Memory lane, with cleats

NCCU’s 1963 CIAA champs gather for a homecoming reunion
Oct. 18, 2013 @ 05:51 PM

So much was different about N.C. Central University football 50 years ago.

Even the name of the school was different in 1963, the year when N.C. College at Durham  -- that’s what NCCU used to be called -- won the Central Intercollegiate Athletic Association football championship.

That team was made up of guys including Elmo “Fat Cutie” McMillian, Johnny “Meat” McGill and Robert “Honey Cut” Murphy. And there was Richard “Tiny” Sligh, who stood 7-feet and became the tallest person to play in the National Football League, said Kyle Serba, NCCU’s associate athletics director for media relations.

Durham’s William Dorsey was on that team, too, and he and at least 30 of his football brothers from NCCU’s 1963 squad are gathering today in conjunction with the university’s homecoming activities.

Space is reserved at the Radisson Hotel Research Triangle Park so the 1963 team can have breakfast during a stroll down memory lane that will include a tribute to fallen Eagles like “Fat Cutie” and “Meat.”

Winston-Salem State University athletics director Bill Hayes is scheduled to lead a candle-lighting ceremony. He was on the 1963 team and years later became NCCU’s director of athletics.

The breakfast gathering will serve as an opportunity to show some love to a couple of legendary figures from Hillside High School, Dorsey said. Artis Plummer and Willie Bradshaw were on Hillside’s 1943 state-championship team that neither lost nor tied a game and yielded nary a point.

Bradshaw played football at NCCU.

The 1963 NCCU team finished with an 8-1 overall record, giving coach Herman Riddick his fifth conference title.

NCCU’s O’Kelly-Riddick Stadium bears Riddick’s name and will be the site where Dorsey and his buddies from the 1963 team huddle for a special ceremony during the Eagles’ 2 p.m. homecoming game today against Morgan State.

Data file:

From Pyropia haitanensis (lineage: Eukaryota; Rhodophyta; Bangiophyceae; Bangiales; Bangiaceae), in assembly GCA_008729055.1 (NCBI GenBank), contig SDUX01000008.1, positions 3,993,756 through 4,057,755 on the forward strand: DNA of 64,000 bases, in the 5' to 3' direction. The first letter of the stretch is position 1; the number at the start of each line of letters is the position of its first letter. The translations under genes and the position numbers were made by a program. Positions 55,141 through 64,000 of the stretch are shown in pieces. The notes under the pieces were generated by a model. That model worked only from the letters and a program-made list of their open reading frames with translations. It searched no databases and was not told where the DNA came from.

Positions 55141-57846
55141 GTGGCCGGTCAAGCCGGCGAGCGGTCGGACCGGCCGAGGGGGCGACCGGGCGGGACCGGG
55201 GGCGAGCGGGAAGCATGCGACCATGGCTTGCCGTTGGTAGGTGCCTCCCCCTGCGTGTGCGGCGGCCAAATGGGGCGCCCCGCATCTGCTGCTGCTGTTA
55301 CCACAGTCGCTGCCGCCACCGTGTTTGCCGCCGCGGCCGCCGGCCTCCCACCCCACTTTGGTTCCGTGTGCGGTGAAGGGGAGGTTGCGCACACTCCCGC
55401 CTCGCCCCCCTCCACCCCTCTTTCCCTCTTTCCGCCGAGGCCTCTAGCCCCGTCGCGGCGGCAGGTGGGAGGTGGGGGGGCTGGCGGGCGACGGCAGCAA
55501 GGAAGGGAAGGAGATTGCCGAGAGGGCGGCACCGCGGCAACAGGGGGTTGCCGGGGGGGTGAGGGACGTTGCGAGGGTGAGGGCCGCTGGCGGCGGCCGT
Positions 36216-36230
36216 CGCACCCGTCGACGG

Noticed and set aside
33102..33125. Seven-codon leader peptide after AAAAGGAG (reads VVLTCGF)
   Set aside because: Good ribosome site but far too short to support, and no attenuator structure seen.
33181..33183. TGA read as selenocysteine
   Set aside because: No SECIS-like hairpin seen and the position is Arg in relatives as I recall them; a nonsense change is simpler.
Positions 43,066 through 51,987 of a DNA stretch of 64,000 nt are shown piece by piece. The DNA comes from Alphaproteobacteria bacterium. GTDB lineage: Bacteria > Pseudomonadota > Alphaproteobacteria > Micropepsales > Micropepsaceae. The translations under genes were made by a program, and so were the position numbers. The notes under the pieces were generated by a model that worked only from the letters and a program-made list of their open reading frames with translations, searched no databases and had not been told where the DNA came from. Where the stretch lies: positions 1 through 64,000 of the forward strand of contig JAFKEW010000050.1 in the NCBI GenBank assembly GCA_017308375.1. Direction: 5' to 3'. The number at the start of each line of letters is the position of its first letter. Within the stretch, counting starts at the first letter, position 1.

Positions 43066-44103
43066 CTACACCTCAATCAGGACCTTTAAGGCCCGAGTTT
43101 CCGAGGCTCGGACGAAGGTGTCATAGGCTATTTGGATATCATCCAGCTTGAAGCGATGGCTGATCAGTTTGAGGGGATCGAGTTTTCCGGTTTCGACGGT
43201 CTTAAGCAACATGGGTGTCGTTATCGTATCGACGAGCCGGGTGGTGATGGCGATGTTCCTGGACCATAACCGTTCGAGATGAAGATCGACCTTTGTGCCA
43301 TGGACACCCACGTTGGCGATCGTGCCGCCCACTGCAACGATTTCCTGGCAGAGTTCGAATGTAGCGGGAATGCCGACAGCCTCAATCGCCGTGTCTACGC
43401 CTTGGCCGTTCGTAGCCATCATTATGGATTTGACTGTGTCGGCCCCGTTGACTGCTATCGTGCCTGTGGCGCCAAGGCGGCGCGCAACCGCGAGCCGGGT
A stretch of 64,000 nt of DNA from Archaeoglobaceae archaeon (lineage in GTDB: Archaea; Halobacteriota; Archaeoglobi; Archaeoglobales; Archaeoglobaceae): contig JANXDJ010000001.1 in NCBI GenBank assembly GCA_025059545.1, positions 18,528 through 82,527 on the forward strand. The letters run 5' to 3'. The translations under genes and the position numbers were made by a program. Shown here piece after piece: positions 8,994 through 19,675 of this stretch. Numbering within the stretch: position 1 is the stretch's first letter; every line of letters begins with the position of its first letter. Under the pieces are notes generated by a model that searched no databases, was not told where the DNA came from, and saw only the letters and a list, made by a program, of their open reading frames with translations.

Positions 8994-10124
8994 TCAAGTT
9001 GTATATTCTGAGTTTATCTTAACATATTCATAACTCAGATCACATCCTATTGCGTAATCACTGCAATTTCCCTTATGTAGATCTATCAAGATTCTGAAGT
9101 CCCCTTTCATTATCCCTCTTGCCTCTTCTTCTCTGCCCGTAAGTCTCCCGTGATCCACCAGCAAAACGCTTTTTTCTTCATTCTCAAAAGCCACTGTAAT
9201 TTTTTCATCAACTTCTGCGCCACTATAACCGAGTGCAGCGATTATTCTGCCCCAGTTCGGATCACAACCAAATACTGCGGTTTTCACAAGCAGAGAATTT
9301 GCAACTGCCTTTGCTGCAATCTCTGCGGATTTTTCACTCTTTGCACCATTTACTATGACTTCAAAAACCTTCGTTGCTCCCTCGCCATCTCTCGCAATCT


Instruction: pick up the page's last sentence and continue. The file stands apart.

“Obviously, the game of football has changed a lot since the ’60s,” Dorsey said.

But what fortunately has remained the same is the commitment by NCCU’s student-athletes to compete hard both on the football field and in the classroom, Dorsey said.

The 1963 team had four coaches— that’s it, Dorsey said. Today’s Eagles have a head coach plus 10 assistants. Things have changed.

Here’s the thing, though: The talent that Riddick had on the 1963 team was just as good as what NCCU interim coach Dwayne Foster is working with now, Dorsey said.

“We had the athleticism, and we had the drive to excellence, and I believe the team over there now has the same mindset,” Dorsey said.

“Actually, we were probably better,” Hayes said.

Back in the day when America was grappling with integration, historically black schools such as NCCU were getting the lion’s share of top black athletes. But integration gave black athletes more options and watered down the talent pool at HBCUs, said Hayes, a Hillside graduate.

The one blemish on the 1963 team’s record was a 15-14 homecoming loss to Virginia Union. It was a bitter setback, but the CIAA championship made things sweeter, Dorsey said.

The 1963 team was inducted into the NCCU Alex M. Rivera Athletics Hall of Fame in 2005.

NCCU also won the CIAA title in 1961.

N.C. College at Durham became NCCU in 1969.